Tbilisi feels a safe city, I have had no troubles, apparently it hasn’t always been like this, in the 1990s there was a lot of street crime. Walking around late at night in an English city on a Friday or Saturday night is more intimidating than walking around Tbilisi at night.

Public Transport

The public transport, though cheap can be very overcrowded.

on the bus blog
on the bus

Traffic

The traffic is scary at times, the drivers have little respect for pedestrians and won’t stop just because you are at a pedestrian crossing. When asked by Georgians what I don’t like I usually say “the traffic !” and they nod in agreement, though apparently it is even worse in Iran.

crossing by Drybridge Market
there is no guarantee cars will stop for pedestrians on a crossing

Religion

Religion is important here, despite the Bolsheviks trying to stamp out religion in the past, there are many new churches and most Georgians identify themselves as Orthodox Christians. I have been baptised into the Orthodox church but I find their intolerance of other denominations rather un-Christian. For example: Georgian Orthodox church takes aim at Armenian Church. My wife is quite devout and prays twice a day, every day.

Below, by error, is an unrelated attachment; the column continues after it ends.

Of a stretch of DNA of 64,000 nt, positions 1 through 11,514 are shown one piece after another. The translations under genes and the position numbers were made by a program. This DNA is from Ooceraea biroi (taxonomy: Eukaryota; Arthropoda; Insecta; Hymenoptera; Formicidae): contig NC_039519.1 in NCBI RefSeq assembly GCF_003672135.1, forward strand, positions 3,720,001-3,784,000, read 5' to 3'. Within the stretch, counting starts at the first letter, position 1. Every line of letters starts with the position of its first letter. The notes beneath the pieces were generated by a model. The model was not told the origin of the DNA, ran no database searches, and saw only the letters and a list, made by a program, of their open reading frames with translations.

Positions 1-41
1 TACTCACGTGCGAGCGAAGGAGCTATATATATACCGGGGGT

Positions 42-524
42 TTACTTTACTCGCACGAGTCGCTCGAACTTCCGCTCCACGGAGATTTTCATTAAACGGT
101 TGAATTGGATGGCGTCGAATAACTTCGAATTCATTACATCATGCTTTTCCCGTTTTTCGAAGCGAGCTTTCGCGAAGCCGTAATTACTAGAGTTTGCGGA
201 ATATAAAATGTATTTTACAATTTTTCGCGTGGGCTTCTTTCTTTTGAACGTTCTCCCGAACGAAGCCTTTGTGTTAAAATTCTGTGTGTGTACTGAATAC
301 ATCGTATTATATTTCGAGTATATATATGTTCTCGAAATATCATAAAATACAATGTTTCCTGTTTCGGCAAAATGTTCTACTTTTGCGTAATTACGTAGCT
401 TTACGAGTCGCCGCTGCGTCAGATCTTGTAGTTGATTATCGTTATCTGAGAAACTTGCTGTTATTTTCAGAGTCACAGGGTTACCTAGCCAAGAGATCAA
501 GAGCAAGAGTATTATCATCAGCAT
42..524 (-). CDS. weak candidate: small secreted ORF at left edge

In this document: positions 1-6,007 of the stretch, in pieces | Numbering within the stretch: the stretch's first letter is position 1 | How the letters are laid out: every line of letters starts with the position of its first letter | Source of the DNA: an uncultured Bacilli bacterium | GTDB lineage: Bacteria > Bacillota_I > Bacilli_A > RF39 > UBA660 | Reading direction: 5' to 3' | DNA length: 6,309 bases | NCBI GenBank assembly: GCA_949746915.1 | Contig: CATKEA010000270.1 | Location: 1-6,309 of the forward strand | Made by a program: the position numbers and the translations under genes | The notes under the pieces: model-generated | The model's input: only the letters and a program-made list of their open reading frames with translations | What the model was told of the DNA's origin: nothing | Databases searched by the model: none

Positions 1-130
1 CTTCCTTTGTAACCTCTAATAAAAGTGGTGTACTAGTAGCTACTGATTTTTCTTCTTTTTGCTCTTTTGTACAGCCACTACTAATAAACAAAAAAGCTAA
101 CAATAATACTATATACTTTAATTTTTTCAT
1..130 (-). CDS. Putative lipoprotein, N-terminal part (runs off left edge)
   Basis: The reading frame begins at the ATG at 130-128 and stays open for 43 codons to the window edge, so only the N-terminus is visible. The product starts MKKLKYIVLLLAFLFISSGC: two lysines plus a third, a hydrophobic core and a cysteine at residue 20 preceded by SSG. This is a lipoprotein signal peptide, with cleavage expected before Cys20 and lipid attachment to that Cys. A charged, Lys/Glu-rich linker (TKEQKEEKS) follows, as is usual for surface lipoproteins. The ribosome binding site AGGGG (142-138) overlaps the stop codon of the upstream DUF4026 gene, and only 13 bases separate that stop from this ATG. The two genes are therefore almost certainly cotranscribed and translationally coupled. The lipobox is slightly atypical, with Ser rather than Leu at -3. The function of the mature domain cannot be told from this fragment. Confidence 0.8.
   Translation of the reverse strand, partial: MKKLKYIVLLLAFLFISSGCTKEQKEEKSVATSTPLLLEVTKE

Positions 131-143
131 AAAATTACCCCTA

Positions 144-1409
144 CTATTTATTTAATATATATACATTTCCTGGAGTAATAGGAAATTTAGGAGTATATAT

metekhi church
Metekhi Church

Smoking

Smoking is very common here, it is cheap and many smokers seem oblivious to those around them, it pains me to see people smoking around children.

smoking and kids
Do they have to smoke around a young child?

Biltmore Hotel

The newly built Biltmore Hotel doesn’t fit in with the Tbilisi City Scape, there are many other examples of modern architecture at odds with the city skyline but the Biltmore really stands out like a sore thumb.

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Biltmore Hotel…

There are many other positives and negatives, maybe I will expand this post next September as I celebrate a decade in Georgia. Please add your thoughts in the comments.

A Canadian ex-pat who has been here even longer than me expresses his reasons: here

Merry Christmas

  Today (25 December) is a normal working day here in Tbilisi, Georgia. Christmas is celebrated on  7 January. The big celebration is on 31 December…a legacy from Soviet times…the communists wanted to distract people from the church-based Christmas festivities, so moved the present giving and feasting to New Year’s Eve….